Quote of the week

We’ve got a president who makes things up, and won’t retract when he’s cornered. This week press secretary Sean Spicer followed the leader. He picked up Trump’s wiretap story and added a new exciting detail: Not only had Barack Obama bugged Trump Tower, he might have used British intelligence spies to do the dirty work. The British, of course, went nuts, and national security adviser H. R. McMaster tried to smooth things over. McMaster is new to the job, having succeeded Mike Flynn, who had to resign for lying about his phone conversations. Flynn was not even around long enough for us to find out that he was also a lobbyist for Turkish interests and took $68,000 from various Russian connections.

Gail Collins
The New York Times
28 May 2007

Is Grindrod prostitute really Juan Uys/Neil Watson?

Patricia de Lille was rather upset when she read the Blog of an alleged prostitute who claimed that Simon Grindrod and other minor celebrities had paid him to have sex with them. Because the Blog was written anonymously, she said it would be very difficult if not impossible to track down the person who wrote the Blog.

But I think it may not be too difficult to identify the man who has written the offending Blog entries. In fact, I have a strong suspicion that Patricia is really looking for a man who calls himself Juan Duval Uys or David Baxter and more recently Neil Watson.

“Neil Watson” was the founder of the Crime Expo South Africa (Cesa) website, which was heavily criticised for its negative portrayal of South Africa and its efforts to discourage tourism and investment. He was exposed by The Citizen newspaper as a charlatan and most possible a fraudster. The article also strongly hinted that Watson and Uys was the same person.

Uys became notorious in the gay community after founding the Gay and Lesbian Alliance (GLA) in 1999. In fact, there was never really an alliance – merely a publicity hungry man with a fax machine.

Mr. Uys made further headlines when he claimed that his organisation had recruited more than 100 gay men to donate blood to the South African National Blood Service (SANBS) without disclosing their sexual history – and that at least one of the men had Aids.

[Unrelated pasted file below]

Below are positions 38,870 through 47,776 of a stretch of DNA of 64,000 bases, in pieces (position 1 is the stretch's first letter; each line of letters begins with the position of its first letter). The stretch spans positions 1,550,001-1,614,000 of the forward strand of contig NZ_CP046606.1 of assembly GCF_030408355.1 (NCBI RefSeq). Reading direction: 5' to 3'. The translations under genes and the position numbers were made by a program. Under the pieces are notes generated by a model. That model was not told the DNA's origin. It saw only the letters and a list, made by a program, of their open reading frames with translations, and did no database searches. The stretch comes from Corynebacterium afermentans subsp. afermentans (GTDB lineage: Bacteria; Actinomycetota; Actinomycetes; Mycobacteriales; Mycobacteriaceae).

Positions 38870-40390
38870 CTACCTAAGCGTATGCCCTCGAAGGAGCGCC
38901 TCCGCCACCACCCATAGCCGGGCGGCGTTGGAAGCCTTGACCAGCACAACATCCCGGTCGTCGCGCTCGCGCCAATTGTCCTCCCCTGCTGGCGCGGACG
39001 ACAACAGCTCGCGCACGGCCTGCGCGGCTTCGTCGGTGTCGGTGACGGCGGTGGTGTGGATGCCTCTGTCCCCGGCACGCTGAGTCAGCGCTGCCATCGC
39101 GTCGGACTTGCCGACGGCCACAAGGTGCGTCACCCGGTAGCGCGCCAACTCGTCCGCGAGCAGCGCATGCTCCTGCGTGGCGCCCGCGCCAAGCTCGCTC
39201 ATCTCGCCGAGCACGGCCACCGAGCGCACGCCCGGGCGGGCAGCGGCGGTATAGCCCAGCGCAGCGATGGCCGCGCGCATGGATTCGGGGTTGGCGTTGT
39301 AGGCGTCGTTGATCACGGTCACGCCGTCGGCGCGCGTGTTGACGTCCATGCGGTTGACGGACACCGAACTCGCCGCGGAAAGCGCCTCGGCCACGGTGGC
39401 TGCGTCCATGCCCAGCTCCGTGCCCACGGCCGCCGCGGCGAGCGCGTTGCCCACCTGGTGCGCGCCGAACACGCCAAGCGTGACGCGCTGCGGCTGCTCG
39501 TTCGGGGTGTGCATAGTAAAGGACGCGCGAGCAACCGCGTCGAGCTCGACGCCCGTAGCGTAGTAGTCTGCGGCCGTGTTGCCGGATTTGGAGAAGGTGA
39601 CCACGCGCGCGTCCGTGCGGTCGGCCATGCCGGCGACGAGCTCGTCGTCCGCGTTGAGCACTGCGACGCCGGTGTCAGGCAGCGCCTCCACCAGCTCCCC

The press ombudsman criticised The Saturday Star for publishing these claims without checking the facts, stating that it was essential for a newspaper to question the credentials of informants and the validity of claims they make. It was clear that Mr Uys’ claims could not be substantiated.

It was therefore no surprise when The Citizen exposed Uys/Watson. Money quote:

Watson claims in the e-mail that “the Uys guy who is supporting us a lot” would be willing to cash cheques from the UK via his account at Standard Bank. In the e-mail Watson states: “Let them make the cheques to JD Uys.”

And the founder of eblockwatch, a neighbourhood networking system, circulated an e-mail to his members asking for the real Neil Watson to identify himself. The letter by eblockwatch’s Andr‚ Snyman was met with a scathing article on the Cesa website, accusing Snyman of sexual impropriety. Snyman laughed off the accusations, telling The Citizen he had previously indicated he wanted to work with Cesa to find solutions to the country’s crime problems. Snyman said despite requests to meet Watson in person, Watson had refused.

Uys, leader of the GLA, was arrested in Pretoria in 1999 for possession of child pornography and prostituting under-aged boys. This after he registered as a candidate in the local elections. Uys failed to pay the election registration fee, claiming his house had burned down, allegedly with the deposit money. In a remarkable similarity, Watson has told numerous people his house burnt down several years ago while he was living in Johannesburg.

Newspaper reports stated that the police was on the brink of arresting him for the crime website fraud, but this never happened. Of course, most relevant for the present is the fact that Simon Grindrod had laid a charge against Uys/Watson with the Commercial Crimes Unit because of allegations that the money from the crime website went into Mr Uys’ pockets. That would explain the post from the male prostitute about Grindrod. The websites’ sensational claims that new posts will appear within 24 hours, is also a classic Uys tactic.

It would be interesting to see whether the new website is hosted by the same company as the crime website.

Newspapers had also previously reported that Uys was involved in the running of a gay massage parlour. He also claimed after the Sizzlers massacre in which nine sex workers were killed, that the GLA had alerted the city council that the owner of Sizzlers did not have a licence.

Maybe I am wrong and these are not all the same person. Maybe Father Christmas lives in the North Pole and Elvis lives. Who knows?

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